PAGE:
In the News: August 2023

On Minneapolis riverfront, ‘orphan hazard’ threatens St. Anthony Falls

A wall buried beneath the bed of the Mississippi River in Minneapolis supporting Saint Anthony Falls could cause significant damage if it breaks, but no government entity has claimed ownership of the structure. The Minnesota Legislature set aside $1 million this past session for the University of Minnesota to assess the situation.

According to MinnPost, “Those who have attempted to guess the results of a failure agree on one thing: It would be bad. Very, very, bad. What are the possible things that could go wrong if the wall fails?

  • St. Anthony Falls could collapse, and the river would eventually scour a new path.
  • The level of the Mississippi River could drop dramatically.
  • Crossings over the river and development on its banks would be threatened.
  • A huge part of the region’s water supply could be disrupted if the river level dropped below the intake pipes.”

“Rivers are dynamic systems and it is an act of hubris to locate a city along one and expect it not to change,” Carrie Jennings, the research and policy director of Freshwater, told MinnPost.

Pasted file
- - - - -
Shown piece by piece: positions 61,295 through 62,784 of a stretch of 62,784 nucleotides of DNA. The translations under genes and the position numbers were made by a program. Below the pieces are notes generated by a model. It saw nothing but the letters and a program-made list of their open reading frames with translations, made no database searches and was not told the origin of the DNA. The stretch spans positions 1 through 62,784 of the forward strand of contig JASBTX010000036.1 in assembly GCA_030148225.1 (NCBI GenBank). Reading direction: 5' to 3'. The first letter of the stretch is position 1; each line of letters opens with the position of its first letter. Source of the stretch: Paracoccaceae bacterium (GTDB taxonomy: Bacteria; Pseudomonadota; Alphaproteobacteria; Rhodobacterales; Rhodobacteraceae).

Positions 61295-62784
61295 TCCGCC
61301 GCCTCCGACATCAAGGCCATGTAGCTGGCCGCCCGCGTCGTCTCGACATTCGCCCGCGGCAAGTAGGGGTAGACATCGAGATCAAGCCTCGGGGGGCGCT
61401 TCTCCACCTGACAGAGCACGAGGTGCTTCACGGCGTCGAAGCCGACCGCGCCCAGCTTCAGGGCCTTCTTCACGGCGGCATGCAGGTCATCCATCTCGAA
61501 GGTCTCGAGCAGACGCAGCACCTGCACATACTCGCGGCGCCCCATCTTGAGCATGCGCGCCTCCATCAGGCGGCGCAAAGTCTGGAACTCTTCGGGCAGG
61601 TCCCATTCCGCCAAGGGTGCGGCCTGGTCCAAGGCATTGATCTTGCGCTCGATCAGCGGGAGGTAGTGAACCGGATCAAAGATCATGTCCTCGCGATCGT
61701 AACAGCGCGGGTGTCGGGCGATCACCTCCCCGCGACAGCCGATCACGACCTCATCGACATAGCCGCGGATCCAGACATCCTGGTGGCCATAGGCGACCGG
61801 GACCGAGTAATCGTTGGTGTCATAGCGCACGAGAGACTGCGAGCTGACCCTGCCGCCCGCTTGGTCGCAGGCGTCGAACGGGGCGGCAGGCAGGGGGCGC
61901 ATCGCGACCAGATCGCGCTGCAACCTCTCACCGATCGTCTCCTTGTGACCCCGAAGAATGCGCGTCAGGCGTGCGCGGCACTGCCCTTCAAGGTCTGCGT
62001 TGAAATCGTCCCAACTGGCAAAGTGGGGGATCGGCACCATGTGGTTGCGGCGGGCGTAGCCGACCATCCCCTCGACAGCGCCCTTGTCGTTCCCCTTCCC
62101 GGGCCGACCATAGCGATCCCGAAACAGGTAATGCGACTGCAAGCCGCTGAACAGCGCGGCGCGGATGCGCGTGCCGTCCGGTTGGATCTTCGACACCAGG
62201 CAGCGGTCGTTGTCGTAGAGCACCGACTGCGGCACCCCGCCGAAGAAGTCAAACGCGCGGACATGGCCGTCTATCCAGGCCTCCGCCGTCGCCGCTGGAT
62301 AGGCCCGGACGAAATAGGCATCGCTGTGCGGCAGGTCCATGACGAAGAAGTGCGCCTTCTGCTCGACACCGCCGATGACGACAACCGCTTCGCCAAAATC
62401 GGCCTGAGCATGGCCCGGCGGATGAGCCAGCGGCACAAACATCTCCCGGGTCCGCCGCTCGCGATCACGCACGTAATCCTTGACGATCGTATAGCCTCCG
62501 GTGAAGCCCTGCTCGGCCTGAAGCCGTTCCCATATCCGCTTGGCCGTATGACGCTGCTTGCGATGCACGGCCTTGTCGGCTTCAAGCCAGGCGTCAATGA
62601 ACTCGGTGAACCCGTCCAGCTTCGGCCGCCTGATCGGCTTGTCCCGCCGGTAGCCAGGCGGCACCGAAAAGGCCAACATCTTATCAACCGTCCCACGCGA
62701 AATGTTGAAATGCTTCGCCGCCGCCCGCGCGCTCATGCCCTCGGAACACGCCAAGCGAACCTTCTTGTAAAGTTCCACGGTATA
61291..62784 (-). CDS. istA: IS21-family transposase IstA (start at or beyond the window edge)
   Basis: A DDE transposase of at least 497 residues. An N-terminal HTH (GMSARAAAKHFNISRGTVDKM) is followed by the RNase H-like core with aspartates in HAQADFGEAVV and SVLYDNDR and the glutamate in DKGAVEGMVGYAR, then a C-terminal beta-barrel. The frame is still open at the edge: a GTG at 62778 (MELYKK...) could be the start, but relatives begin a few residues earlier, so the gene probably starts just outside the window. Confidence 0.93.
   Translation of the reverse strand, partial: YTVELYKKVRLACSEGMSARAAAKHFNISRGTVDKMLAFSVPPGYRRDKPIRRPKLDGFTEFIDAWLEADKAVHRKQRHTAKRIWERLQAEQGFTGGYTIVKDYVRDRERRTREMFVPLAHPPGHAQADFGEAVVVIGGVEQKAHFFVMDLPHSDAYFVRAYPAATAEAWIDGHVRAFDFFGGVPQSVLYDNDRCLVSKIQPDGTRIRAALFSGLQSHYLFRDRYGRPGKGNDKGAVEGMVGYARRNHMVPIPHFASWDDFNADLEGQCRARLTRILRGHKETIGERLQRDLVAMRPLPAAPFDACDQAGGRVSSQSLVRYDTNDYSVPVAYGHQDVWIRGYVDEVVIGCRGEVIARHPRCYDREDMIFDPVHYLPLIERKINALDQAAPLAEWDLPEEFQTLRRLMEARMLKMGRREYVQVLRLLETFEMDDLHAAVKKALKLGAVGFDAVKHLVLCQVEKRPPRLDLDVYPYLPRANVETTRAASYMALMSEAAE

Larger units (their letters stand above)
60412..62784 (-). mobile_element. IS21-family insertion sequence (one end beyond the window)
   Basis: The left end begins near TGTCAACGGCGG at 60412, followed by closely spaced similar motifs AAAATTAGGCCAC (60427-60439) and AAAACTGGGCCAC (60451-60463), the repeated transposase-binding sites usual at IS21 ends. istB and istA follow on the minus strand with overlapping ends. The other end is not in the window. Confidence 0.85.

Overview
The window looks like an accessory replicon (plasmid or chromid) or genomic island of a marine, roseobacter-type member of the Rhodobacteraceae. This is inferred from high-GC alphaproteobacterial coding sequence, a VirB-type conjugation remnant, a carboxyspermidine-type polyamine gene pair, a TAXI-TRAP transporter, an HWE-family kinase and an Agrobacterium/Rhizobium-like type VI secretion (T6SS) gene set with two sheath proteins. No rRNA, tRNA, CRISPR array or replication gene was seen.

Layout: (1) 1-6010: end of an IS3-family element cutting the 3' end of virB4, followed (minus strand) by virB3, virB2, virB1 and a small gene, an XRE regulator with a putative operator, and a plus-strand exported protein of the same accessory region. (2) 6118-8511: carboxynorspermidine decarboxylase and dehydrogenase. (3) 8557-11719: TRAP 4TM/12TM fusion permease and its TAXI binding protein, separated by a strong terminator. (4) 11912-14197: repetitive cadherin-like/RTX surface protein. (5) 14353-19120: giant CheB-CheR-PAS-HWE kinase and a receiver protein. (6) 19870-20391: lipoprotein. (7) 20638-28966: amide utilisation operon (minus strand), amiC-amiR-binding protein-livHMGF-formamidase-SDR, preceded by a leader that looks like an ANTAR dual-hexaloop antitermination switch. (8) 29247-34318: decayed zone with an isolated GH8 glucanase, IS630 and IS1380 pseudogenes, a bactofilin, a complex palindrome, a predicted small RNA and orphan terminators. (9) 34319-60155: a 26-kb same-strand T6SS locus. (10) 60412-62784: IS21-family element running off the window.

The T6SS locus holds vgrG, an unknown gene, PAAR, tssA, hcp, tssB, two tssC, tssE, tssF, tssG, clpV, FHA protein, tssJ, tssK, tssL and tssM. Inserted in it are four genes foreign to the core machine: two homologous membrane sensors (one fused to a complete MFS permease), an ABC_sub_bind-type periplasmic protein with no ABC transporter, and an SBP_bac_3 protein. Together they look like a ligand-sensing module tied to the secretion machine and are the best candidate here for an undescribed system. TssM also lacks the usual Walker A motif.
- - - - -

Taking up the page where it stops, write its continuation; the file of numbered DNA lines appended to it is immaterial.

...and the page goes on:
Source: MinnPost, minnpost.com

Back Channel Radio

Tyra Falk, featured in Episode 5 of Back Channel Radio. Photo courtesy Back Channel Radio

There is only one year-round habitable boathouse community left on the Mississippi River, and it’s near Winona. Gina Favano, an archivist who lives in the community, is telling its story with a new podcast series: Back Channel Radio.

“Queer stories, stories of radical resistance, stories of older women living alone in this insanely wild place. I was afraid they would slowly disintegrate like the shrinking shoreline, be absorbed by following generations, and eventually forgotten.”

Source: MN Artists, mnartists.walkerart.org; backchannelradio.org

How private interests benefit from tribal water settlements

“Given the history and impacts of forced removal and rapid colonial expansion in the Southwest, tribal water rights have taken decades to resolve. Companies, cities and farms moved in, becoming large water- users near reservations. As a result, they become part of the settlement process. … A review of decades of settlements by High Country News and ProPublica found that mining companies benefited from at least six out of 14 tribes’ water settlements in Arizona.”

Source: High Country News, hcn.org